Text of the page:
Hello all! This post brought to you by Kevin Bacon. Remember folks, it ain’t a Boston movie without Bacon. Yesterday I watched Black Mass, the movie that will reinvent Johnny Depp’s career. But actually, if you skip over all of the stupid projects that I assume Depp did for the money, you’re left with Edward Scissorhands and What’s Eating Gilbert Grape and Sweeney Todd and Chocolat and various other Tim Burton weirdlands, so it’s actually quite an impressive resume. If you pretend Mortdechai never happened, I will too. Continue reading Black Mass Review: Gangstas Be Trippin’
The Harvest was recently released on Netflix, and if you’re anything like me, a picture of Michael Shannon inside the outline of a burning house is too intriguing to ignore. I wanted to watch Take Shelter instead, another Shannon pick in the same vein of rural crazy people, but it cost $12 on Amazon and I’m not rolling in dough here! With that said, let’s take a look into the twisted world in which Michael Shannon’s face is not the film’s creepiest…[spoilers ahead] Continue reading Review of The Harvest: A Sneak Sneaks Sneakily
Violence in the media is always a touchy topic. Many viewers are divided on its usage and its consequences. Some activist groups like the Parents Television Council want to limit all graphic violence from media, as well as sex and profanity. Other groups support violence in moderation, while a third bracket of viewers support the freedom of expression over preventing any “harmful effects” that media violence could propagate. Personally, I fall in the third group. I’ve always had a high gore tolerance (hence my love of slasher movies), and often when watching a particularly gruesome scene, I’ve stopped and wondered “Have I become desensitized?” Continue reading Ultraviolence: The Good, Bad, and Exploitative of Media Violence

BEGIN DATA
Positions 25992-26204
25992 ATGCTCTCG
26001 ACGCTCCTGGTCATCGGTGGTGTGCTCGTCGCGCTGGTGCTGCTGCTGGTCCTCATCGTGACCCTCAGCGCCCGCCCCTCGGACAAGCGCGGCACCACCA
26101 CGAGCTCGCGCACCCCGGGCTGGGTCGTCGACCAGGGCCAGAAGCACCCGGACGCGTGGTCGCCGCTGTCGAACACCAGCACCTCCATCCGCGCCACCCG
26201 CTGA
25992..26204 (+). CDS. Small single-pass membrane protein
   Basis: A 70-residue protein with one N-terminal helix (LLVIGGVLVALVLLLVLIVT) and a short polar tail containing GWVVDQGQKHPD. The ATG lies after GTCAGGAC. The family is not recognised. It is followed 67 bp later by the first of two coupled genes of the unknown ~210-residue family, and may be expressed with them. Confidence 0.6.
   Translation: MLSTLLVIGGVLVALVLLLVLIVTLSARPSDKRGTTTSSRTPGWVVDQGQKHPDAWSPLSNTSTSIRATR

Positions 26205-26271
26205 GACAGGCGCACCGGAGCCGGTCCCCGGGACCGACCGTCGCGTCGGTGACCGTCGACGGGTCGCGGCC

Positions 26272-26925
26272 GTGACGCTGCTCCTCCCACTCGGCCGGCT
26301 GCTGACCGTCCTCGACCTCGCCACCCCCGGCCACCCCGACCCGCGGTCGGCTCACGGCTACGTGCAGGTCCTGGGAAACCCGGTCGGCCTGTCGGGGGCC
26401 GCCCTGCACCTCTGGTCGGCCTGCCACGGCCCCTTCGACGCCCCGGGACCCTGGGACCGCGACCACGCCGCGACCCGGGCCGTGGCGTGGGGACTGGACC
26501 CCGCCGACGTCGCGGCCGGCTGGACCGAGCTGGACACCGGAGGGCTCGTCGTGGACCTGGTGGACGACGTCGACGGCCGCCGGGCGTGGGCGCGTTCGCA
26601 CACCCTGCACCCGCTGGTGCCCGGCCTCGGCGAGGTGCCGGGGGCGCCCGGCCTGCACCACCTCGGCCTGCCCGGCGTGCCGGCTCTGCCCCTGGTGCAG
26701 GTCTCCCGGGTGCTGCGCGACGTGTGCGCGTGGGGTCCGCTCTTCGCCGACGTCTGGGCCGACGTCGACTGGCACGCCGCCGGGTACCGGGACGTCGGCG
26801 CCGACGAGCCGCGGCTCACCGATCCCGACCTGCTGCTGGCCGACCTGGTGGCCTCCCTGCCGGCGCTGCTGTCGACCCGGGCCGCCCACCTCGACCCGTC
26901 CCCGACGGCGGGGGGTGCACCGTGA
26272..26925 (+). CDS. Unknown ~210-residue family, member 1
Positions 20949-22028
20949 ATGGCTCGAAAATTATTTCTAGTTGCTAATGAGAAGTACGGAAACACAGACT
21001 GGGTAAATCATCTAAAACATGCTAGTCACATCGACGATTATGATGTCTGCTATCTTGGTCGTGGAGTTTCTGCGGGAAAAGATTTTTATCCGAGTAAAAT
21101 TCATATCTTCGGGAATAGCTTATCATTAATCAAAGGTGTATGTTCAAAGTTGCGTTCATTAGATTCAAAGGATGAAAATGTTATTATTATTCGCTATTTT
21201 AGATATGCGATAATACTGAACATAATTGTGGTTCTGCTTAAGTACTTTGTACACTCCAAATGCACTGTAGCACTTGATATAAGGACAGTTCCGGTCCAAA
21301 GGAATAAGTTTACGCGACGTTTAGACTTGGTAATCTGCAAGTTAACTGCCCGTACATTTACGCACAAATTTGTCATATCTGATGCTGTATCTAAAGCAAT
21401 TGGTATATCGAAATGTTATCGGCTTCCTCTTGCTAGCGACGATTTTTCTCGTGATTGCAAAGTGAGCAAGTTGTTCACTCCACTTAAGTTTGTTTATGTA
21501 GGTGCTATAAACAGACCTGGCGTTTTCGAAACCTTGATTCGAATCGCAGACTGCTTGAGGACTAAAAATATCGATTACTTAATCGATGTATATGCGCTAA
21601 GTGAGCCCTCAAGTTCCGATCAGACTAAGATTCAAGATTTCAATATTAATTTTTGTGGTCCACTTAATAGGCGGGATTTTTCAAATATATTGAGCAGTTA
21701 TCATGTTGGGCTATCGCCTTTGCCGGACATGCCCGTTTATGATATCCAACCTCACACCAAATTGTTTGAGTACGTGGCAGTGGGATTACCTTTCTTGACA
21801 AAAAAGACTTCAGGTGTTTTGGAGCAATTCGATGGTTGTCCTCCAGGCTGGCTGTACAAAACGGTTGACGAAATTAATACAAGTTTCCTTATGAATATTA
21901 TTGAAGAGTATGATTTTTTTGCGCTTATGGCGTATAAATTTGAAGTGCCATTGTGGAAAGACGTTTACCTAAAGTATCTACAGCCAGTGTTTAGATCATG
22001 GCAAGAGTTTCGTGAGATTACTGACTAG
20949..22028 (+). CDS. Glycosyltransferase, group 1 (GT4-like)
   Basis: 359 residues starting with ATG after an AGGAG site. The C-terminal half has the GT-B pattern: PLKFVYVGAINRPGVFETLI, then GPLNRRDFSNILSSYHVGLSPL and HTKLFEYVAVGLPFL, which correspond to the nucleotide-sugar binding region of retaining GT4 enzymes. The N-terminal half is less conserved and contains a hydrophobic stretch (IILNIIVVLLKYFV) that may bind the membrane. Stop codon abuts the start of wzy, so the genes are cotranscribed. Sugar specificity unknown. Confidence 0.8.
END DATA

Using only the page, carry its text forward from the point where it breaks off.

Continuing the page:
Hollywood has become quite depressing lately. For every original gem like Whiplash or Nightcrawler, the film industry bombards theaters with 500,000 remakes, reboots, sequels, prequels, threequels, split into two part-quels, and other cheap fluff that serves no purpose other than to make buckets of moolah. Continue reading Stop The Remakes!
Let me preface this post by saying I adore horror movies. Scratch that, I live for them, and plan on directing many of my own someday. I watched my first in sixth grade, back when a B-Movie slasher like the remake of Prom Night could scare me, and ever since then I’ve been hooked. But I’ve noticed that as the years have passed, these movies have become less and less frightening to me. Continue reading Are Horror Movies Losing Their Fear Factor?
In pretty much EVERY high school movie you ever see, there is one typical objective: Get the Guy! Sure, you have your 10 Things I Hate About You which oh so smoothly changes the purpose to Get the Girl, or Superbad, which is not so much Get the Girl as Lose Your Virginity to the Girl and then realize that all you really wanted was a deep relationship with your pervy friends, but you get the point. Continue reading High School Movies: The Good Girl and the Bad Girl